Why Joe Burns was the true 'scapegoat' in the Australian Test team
Joe Burns has had a tough time proving himself to the Aussie selectors, who seem adamant in selecting below par squads for their nation. Just a month back, they made a controversial decision to send a completely second string of pacers to South Africa for an ODI series and returned home at the receiving end of a 5-0 whitewash.
Now, the same team is visiting their shores and the selectors seem to have taken a cue from a tour of Sri Lanka, in totally contrasting conditions, and picked a squad based on that.
How else do they explain the exclusion of Joe Burns from their Test squad for the series against South Africa?
Burns’ claim to a place
In the last Test match Australia played before their wretched tour of the Island Nation, Joe Burns put the Kiwi attack to the sword and scored 170 and 65 at Christchurch to emerge as the Man of the Match. That's not his only claim, though.
He had an impressive Test summer at home after debuting against the visiting Indians. Though his first Test did not scream ‘terrific opener’, he scored twin half-centuries in the second and in the third.
Against the Kiwis he scored 71 and 129, notching up his first Test hundred. Another spectacular 128 followed against the West Indies in Melbourne and Australia seemed to have found an answer to their search for a partner to Warner at the top. Burns was aggressive and calm at the same time. He had a wide array of strokes, yet complemented Warner's explosiveness perfectly.
After the brilliant Christchurch Test, where he hammered a Kiwi attack consisting of five frontline pace bowlers in Southee, Boult, Wagner, Henry and Anderson, Burns had a poor Sri Lankan tour, as did most of his colleagues.
He still had a Test average of 41.52 after 12 Tests with 3 hundreds and 4 half-centuries. In fact, in the past year, he is the fifth highest scoring opener in World Cricket. Only Alastair Cook, David Warner, Tom Latham and Martin Guptill have scored more runs, all of them taking at least a match more than Burns.
In 10 Tests during this period, Burns has averaged 42.70 and scored 726 runs. He has also scored the second most number of centuries as an opener during this period, with Warner topping this category.
Marsh’s run of form
Shaun Marsh, at 33, has started repaying some of the faith the selectors placed in him in his 20s. When replacing the injured Usman Khawaja at Hobart, Marsh made a terrific 182. He followed that up with a 130 in Colombo, which stood out like a shining gem.
Marsh furthered his claim for a place in the Test squad with a Sheffield Shield hundred last week and thus his place was guaranteed. It may have been harsh on Burns but Marsh deserves to be in the squad. But should that mean Burns needed to be omitted?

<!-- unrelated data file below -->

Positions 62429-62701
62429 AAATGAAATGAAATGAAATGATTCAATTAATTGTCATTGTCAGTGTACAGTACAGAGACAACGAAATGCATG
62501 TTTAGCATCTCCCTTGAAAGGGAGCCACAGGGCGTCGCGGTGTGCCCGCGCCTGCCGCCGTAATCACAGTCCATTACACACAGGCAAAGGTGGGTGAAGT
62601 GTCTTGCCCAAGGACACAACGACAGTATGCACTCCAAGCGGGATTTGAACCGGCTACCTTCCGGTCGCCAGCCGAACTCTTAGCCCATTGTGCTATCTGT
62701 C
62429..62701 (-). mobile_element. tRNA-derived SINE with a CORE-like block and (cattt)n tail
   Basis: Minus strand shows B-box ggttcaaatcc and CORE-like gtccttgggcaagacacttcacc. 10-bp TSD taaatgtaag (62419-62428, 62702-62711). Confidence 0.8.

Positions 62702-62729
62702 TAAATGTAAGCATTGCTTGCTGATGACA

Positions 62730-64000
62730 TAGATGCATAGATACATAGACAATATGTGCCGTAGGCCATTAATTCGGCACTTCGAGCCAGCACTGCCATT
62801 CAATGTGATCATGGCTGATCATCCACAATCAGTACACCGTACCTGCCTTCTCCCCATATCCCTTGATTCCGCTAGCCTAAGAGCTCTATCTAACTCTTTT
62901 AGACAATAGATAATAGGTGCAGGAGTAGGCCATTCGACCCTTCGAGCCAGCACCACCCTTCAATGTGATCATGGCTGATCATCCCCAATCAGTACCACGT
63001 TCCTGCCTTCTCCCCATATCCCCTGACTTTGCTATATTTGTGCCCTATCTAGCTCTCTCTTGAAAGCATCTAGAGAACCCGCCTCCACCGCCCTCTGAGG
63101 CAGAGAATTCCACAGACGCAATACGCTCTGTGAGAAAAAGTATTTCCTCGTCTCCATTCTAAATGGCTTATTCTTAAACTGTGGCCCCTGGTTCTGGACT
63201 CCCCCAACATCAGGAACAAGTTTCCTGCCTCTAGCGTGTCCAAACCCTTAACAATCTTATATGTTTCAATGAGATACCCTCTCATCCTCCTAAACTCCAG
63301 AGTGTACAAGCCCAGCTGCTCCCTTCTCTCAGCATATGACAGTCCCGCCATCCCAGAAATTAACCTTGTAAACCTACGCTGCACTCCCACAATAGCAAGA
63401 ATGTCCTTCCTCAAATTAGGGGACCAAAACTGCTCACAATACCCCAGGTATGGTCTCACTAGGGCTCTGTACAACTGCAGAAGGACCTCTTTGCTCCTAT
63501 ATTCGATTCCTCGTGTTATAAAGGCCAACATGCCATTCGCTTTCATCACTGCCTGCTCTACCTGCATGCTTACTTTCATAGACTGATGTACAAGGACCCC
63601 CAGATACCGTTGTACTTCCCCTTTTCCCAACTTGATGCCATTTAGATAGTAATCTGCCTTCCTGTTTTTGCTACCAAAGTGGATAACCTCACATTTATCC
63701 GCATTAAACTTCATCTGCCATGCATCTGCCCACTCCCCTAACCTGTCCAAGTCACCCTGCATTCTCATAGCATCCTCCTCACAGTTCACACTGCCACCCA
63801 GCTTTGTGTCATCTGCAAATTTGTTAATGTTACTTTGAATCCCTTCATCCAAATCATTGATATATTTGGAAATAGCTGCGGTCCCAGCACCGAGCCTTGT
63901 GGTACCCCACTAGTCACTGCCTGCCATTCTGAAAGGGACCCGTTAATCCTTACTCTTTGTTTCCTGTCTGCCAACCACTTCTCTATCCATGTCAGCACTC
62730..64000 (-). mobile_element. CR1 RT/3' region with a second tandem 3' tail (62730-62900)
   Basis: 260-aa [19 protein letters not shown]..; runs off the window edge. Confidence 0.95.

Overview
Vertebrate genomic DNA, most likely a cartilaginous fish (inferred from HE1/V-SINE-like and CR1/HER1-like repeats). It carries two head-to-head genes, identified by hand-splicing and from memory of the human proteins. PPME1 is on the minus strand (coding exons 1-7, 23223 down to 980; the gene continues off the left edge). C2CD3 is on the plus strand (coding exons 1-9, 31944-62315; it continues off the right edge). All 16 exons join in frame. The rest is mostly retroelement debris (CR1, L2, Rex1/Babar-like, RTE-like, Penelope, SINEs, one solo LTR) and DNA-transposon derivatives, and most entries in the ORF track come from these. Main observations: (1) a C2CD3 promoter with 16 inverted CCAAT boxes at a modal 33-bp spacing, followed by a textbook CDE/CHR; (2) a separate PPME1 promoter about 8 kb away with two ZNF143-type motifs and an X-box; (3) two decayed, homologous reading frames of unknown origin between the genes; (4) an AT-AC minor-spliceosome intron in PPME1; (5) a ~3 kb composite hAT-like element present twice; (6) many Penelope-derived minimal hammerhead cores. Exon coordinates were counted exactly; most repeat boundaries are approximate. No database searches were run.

The Sri Lankan tour
We now go to the tragical Sri Lankan tour to find answers to the mystery.
Selector Rod Marsh spoke about sending the Australia A players to sub-continental conditions to acclimatize them before this tour. Yet, Burns, one among them, got only a single chance to bat in that A team tour and scored just 8.
In fact, it was his only innings in the sub-continent, before the Sri Lankan series. Yet he managed a 72 in the warm-up game before a string of low scores in the two Tests - 3, 29, 0 and 2.
Khawaja not the "scapegoat"
His team-mate, Usman Khawaja, criticised the selectors last week for dropping him and Burns from the third Test of the Sri Lankan series. After all, they weren't the only two who were not scoring runs against the Lankan spinners.
"It's a pretty big decision after just two Test matches," Khawaja had told the Sydney Morning Herald. "It was disappointing that Joe Burns and I were sort of the scapegoats for not performing. I just thought that I'd only played two Test matches in the subcontinent and I got dropped. I wasn't the only person who wasn't scoring runs."
Khawaja is right. But interestingly, unlike Burns, he is still in the Test squad for the South African home summer. Although, he spoke about being the "scapegoat" his record in sub-continental conditions isn't worth mentioning.
Add to that the fact that he has had enough time to play on those kinds of surfaces after 15 innings in Asia with country and club. He was also touring Sri Lanka a second time after he made the squad in 2011. In 15 innings, he has passed 50 only two times.
While Khawaja is lucky to be in that Test squad ahead of Burns, it may not last long if Burns continues to amass runs in the Sheffield Shield. After all, the fickle selectors have shown a tendency to chop and change quite often.
Burns had ticked all the right boxes in his time as Warner's partner. But now, it maybe Shaun Marsh's chance and if he grabs it, after umpteen tries, Burns could be running out of chances. He may not slot into a middle-order packed with Smith, Khawaja, Mitch Marsh and keeper Nevill. His only chance has to be as an opener and it will come only if Marsh or Khawaja fail in this series.
There is nothing he could have done, though. He had the runs, averages, and hundreds to show for. It is just that someone else scored at the appropriate time. He isn't one to back away from a challenge though and we might well see Joe Burns back in the mix, sooner rather than later.